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Marcus Hahnemann, a great “get” for the Sounders

Sep 18, 2012, 10:28 AM EDT

Marcus Hahnemann

I continue to be amazed by how “thrifty” MLS bean counters get when it comes to goalkeepers.

Just a WAG here (a “wild-ass guess”), but I’d estimate that a good goalkeeper can be worth an additional 6-8 points over the course of an MLS season versus an average one. And that’s not even counting the intangible benefits of a veteran in goal, one happy to provide guidance off the field and learned information to defenders on match day.

And yet, plenty of MLS teams tend to be economical when it comes to men in gloves.

So perhaps it should not have been surprising … but I was still curious that an MLS team still in playoff contention or perhaps in greater need of a starting contender could not put together a deal any sooner to bring in U.S. international Marcus Hahnemann. He says he was essentially retired, having not returned to England after backing up Tim Howard at Everton last season.

Seattle finally did approach Hahnemann, but the Sounders’ goalkeeping situation is fairly solid behind Michael Gspurning. It looks like a great move.

Salary figures aren’t available yet, but it certainly doesn’t sound like Seattle paid much to get the veteran backstopper. Yes, he’s 40 years old. But Kasey Keller was almost 42 by the time he last stood in Seattle goal. Brad Friedel is 41 and simply refuses to go gently, declining through performance to give up his spot in Tottenham goal, in one of the world’s top leagues.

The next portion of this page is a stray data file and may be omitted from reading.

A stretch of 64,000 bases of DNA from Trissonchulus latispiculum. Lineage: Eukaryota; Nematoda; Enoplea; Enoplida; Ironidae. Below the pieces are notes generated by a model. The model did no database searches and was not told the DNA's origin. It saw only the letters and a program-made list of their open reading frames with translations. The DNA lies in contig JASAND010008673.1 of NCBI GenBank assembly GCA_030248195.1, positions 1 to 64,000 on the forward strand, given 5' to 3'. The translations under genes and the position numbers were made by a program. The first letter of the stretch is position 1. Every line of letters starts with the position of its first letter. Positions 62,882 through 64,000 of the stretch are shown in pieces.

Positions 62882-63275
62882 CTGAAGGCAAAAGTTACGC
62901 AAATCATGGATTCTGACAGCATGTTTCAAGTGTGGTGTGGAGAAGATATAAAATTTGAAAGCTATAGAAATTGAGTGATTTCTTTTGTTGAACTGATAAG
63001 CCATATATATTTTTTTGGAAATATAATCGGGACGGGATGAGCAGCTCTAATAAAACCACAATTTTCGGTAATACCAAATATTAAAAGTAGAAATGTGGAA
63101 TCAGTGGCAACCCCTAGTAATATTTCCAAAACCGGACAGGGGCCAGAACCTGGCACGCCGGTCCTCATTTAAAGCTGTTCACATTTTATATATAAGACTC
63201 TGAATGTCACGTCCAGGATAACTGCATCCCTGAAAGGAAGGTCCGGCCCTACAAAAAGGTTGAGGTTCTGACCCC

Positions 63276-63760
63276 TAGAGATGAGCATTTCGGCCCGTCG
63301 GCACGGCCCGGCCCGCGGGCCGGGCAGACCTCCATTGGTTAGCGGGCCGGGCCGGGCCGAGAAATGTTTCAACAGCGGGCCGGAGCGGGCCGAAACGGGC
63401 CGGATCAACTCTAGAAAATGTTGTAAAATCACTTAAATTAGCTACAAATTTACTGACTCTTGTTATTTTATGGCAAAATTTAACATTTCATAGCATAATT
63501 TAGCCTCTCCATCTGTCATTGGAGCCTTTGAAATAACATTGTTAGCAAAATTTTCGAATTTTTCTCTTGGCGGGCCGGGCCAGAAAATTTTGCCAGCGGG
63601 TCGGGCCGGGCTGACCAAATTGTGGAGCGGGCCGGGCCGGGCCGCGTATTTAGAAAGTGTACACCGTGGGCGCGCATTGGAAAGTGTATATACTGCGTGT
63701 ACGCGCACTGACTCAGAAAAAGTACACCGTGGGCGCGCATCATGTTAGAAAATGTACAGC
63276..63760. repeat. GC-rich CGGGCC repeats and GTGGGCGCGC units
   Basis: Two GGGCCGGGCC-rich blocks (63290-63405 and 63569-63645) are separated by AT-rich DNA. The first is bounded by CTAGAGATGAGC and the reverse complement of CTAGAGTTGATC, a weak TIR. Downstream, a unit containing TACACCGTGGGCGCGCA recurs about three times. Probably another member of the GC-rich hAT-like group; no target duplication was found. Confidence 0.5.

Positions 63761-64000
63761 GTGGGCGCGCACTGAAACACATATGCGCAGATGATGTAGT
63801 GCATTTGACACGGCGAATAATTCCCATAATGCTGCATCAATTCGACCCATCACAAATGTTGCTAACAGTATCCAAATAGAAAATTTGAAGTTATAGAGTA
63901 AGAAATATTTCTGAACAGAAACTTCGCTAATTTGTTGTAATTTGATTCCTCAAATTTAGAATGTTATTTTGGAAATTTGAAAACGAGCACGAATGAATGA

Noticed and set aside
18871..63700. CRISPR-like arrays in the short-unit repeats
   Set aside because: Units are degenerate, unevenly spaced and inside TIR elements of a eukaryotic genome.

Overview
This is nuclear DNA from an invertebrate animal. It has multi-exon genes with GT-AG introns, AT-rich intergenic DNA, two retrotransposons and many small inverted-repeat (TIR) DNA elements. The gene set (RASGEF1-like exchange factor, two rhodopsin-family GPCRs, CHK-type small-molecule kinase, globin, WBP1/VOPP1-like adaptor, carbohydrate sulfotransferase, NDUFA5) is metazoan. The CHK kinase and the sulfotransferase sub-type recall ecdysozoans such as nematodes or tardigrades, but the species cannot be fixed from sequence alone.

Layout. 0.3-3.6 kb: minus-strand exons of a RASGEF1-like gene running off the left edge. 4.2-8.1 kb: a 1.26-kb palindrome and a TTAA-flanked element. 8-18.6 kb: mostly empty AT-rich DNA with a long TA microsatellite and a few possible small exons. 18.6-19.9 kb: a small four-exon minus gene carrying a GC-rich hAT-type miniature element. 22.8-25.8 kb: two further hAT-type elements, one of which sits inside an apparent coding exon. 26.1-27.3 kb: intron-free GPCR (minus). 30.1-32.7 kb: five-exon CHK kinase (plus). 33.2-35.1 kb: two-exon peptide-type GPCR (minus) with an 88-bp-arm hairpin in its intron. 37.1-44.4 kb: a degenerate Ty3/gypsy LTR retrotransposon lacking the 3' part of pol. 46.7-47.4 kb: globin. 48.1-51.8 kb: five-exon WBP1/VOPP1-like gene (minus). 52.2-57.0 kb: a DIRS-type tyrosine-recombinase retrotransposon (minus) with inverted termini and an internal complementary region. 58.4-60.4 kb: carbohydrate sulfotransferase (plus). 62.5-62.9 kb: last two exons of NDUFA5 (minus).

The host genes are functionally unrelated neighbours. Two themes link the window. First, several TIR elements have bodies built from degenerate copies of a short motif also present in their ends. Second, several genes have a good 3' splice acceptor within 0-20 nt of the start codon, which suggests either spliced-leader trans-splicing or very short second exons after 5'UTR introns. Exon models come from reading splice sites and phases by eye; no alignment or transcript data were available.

Hahnemann hasn’t been a regular in goal since 2010 at Wolves, which means he’s been spared plenty of wear and tear since then.

The guy has always been a solid locker room presence, which is why he was the long-time choice for emergency duty in the U.S. camp. (National team coaches favor a No. 3 who is content to be a solid practice presence and sure to be a good fellow in all other team activities.)

So, Hahnemann is now on duty at CenturyLink Field. If Gspurning falls, the Sounders are in good, er, hands.

Here’s a great Q&A from Joshua Mayers of The Seattle Times. Among the many great nuggets, Hahnemann reveals that he’s looking at this as a 14-month project rather than a two-month stop-gap.

Let’s say 14 months. Let’s shoot for that and then we’ll revisit things next year. I hope to be around next year. We’ll see how the old legs and everything goes through. I felt pretty good today, then (Babayele Sodade) was smashing goals past me at the end of training, so maybe not so good. But that’s one of those things. You just keep going and we’ll see where it takes us.”

  1. dws110 - Sep 18, 2012 at 12:32 PM

    I don’t think Hahnemann would have played for another team. He bought a house in the Seattle area, moved his wife and kids back to the US, and was pretty much retired. Toronto got a draft pick in exchange for an essentially useless allocation spot (as Marcus was the only potential allocation guy), and the fact that they’re terrible means they’ll be right back at the top for allocation next time around, so it was a net gain for TFC. Marcus has said for years that he wants to live in the Seattle area when he’s done, so even if a team like New Jersey or Philly moved to get the allocation spot, I don’t think he would have signed.

  2. florean - Sep 18, 2012 at 1:38 PM

    Just to be clear, he’s had a house in Seattle since the 90’s. He was never going to go anywhere else, which is why it cost virtually nothing for Seattle to trade up. He wasn’t going to sign with MLS until that deal was done, so Toronto FC had no leverage. They could get something Friday or nothing Saturday.

  3. Steve Davis - Sep 18, 2012 at 2:37 PM

    Certainly fair points made above, but I cannot help but wonder if someone had gotten involved early, made a generous enough offer and presented a chance for Hahnemann to be a starter …

  4. stackhousesoccer - Sep 18, 2012 at 6:07 PM

    Might Montreal be in playoff position now if they had been aggressive earlier in the spring / summer and signed him? Vancouver? They could be in stronger position now with a stronger GK. Why didn’t New York give it a try when Meara got hurt? Plenty of teams could have improved the position, assuming they could get him out of that cabin.

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